When you download an app, you generally expect the that it is the same version that everyone else is already using. That may be the case within individual countries, but a new study from a group of researchers at the University of Michigan surveying the global app availability landscape not only determined a wide array of discrepancies in both availability and features, but also identified how users’ privacy and security varies even when using the same app in various countries.

“While our study corroborates reports of takedowns due to government requests, we also found many differences introduced by app developers,” notes co-author Renuka Kumar in a summary for The Conversation. “We found instances of apps with settings and disclosures that expose users to higher or lower security and privacy risks depending on the country in which they’re downloaded.”

[Related: A ‘Data safety section’ is coming to Google Play Store.]

Kumar and colleagues poured over data from globally popular apps across the top 22 app categories in the Google Play Store, and found a staggering amount of geoblocking—aka online restrictions based on geographic location. Of the 5,684 apps surveyed, 3,672 were found to be unavailable in at least one of the 26 countries included in the study. While some of these instances likely boiled down to copyright issues, many more were due to nations’ own laws regarding issues like online gambling and political leanings. “While the Indian government’s takedown of Chinese apps happened with full public disclosure, surprisingly most of the takedowns we observed occurred without much public awareness or debate,” wrote Kumar.

Apart from simple availability, the team found a wide spectrum of differences within the apps’ security and data privacy regulations. 127 apps varied depending on location in what they were allowed to access on users’ phones , “49 of which had additional permissions deemed ‘dangerous’ by Google.” Canada is listed as one of the countries requesting the most additional permissions, alongside Bahrain and Tunisia.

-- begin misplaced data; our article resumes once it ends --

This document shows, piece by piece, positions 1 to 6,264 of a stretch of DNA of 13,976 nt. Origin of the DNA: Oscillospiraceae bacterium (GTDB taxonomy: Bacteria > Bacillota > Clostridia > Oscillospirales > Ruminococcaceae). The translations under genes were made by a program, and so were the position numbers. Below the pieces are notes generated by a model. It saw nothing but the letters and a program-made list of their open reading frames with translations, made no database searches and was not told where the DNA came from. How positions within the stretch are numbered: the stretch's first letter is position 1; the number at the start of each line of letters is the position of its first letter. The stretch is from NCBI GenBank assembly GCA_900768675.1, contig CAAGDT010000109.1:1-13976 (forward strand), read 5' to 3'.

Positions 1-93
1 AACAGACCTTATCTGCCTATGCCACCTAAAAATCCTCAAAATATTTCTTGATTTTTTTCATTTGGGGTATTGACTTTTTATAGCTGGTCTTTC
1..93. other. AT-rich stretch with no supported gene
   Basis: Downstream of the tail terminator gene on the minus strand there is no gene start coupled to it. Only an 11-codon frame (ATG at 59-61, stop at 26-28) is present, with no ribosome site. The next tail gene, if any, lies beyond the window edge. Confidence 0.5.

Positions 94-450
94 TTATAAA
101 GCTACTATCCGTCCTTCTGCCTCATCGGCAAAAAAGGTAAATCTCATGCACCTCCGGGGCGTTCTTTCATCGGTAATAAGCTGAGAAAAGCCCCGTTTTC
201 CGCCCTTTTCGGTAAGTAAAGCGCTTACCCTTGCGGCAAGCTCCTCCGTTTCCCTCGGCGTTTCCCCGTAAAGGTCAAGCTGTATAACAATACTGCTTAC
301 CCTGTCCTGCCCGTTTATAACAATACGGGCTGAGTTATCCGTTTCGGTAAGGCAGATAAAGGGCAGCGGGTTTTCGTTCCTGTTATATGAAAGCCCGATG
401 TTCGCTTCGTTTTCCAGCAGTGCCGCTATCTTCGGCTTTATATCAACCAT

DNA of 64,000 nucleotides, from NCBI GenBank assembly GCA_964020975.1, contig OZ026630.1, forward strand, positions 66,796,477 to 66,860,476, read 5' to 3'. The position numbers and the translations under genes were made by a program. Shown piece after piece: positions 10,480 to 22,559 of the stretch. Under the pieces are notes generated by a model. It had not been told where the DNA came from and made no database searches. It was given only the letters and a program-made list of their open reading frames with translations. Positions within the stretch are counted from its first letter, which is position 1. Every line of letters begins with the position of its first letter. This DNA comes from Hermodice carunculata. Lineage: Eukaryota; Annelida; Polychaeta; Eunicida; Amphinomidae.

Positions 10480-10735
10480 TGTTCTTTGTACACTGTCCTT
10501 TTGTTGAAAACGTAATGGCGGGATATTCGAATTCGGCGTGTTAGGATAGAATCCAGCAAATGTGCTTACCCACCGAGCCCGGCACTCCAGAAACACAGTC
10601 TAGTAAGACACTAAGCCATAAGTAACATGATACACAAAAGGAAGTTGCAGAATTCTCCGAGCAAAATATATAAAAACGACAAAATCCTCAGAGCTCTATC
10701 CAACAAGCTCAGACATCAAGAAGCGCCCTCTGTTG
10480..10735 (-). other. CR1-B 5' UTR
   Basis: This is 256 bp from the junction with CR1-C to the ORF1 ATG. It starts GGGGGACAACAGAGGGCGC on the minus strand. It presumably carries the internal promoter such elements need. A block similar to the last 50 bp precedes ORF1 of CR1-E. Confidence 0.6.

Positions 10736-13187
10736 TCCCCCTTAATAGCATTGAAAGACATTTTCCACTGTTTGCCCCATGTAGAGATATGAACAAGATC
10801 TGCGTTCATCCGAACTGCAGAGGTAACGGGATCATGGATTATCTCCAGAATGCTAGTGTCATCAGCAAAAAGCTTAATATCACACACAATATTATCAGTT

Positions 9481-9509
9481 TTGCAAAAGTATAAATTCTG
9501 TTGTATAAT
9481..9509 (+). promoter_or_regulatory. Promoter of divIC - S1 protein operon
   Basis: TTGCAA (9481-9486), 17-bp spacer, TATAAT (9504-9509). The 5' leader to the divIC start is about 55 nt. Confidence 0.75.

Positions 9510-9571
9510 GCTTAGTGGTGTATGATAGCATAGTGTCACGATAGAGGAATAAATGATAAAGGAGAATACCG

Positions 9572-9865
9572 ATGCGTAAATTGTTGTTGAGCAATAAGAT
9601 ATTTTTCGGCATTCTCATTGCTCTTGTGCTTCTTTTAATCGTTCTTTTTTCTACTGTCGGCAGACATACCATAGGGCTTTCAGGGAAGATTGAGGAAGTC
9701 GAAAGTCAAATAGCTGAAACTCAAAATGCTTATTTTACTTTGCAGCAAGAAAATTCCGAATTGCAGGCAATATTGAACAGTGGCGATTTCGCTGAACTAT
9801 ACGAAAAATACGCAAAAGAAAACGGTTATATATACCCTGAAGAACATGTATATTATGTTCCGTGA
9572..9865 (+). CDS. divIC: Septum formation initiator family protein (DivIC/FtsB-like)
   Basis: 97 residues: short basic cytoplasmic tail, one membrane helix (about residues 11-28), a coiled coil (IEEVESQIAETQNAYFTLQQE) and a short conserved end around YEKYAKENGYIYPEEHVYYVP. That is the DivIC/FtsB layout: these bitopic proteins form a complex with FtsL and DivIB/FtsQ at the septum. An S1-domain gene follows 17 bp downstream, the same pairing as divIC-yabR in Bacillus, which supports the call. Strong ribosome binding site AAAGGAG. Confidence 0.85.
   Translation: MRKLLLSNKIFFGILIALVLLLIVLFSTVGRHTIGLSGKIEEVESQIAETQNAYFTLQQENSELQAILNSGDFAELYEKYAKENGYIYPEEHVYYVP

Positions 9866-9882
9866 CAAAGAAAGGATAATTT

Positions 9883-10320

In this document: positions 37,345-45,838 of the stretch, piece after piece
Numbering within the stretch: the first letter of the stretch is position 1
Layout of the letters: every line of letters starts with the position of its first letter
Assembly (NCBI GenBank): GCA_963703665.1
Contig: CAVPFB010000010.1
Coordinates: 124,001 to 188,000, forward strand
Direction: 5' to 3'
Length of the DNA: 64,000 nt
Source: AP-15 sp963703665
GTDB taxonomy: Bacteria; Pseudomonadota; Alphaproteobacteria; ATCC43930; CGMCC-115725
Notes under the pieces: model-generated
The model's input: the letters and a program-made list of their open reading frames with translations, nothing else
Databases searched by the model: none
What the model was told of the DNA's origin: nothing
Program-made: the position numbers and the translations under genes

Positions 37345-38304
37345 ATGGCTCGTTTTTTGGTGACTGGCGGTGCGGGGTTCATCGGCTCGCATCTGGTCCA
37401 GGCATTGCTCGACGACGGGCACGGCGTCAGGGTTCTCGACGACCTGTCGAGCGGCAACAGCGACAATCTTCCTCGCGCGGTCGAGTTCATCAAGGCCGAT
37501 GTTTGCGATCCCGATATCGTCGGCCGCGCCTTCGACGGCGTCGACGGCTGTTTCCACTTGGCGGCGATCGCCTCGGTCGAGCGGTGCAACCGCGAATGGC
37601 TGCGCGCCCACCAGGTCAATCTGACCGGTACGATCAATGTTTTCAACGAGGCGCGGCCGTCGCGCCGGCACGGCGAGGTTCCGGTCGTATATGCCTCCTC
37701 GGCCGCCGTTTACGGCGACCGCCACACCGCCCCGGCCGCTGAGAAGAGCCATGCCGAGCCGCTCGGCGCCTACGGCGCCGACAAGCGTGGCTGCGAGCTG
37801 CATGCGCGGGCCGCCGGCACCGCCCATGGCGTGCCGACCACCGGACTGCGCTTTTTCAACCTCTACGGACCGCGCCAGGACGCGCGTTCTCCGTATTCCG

[Related: App usage stands at 4-5 hours a day.]

Over 100 of the studied apps featured differing privacy policies based on country, and particularly posed a problem to consumers living under California’s Consumer Privacy Act and the European Union’s General Data Protection Regulation. To top it off, almost 30 apps using dangerous permissions “make no mention [on this usage], despite Google’s policy requiring them to do so.”

Researchers offered a number of recommendations to begin addressing these issues, including urging app makers to better moderate countries’ targeting features, provide more detailed app takedown transparency reports, increase app vetting, and push for better developer clarity regarding their decisions to change app policies. The team also suggested to “host app privacy policies themselves to ensure their availability when the policies are blocked in certain countries.”

While unsurprising, the report is a sobering reminder a major goal for many apps is to reach as many people (and their data) as possible. Hardly anyone reads all those Terms & Conditions litanies, but studies like this one might you pause before pressing download.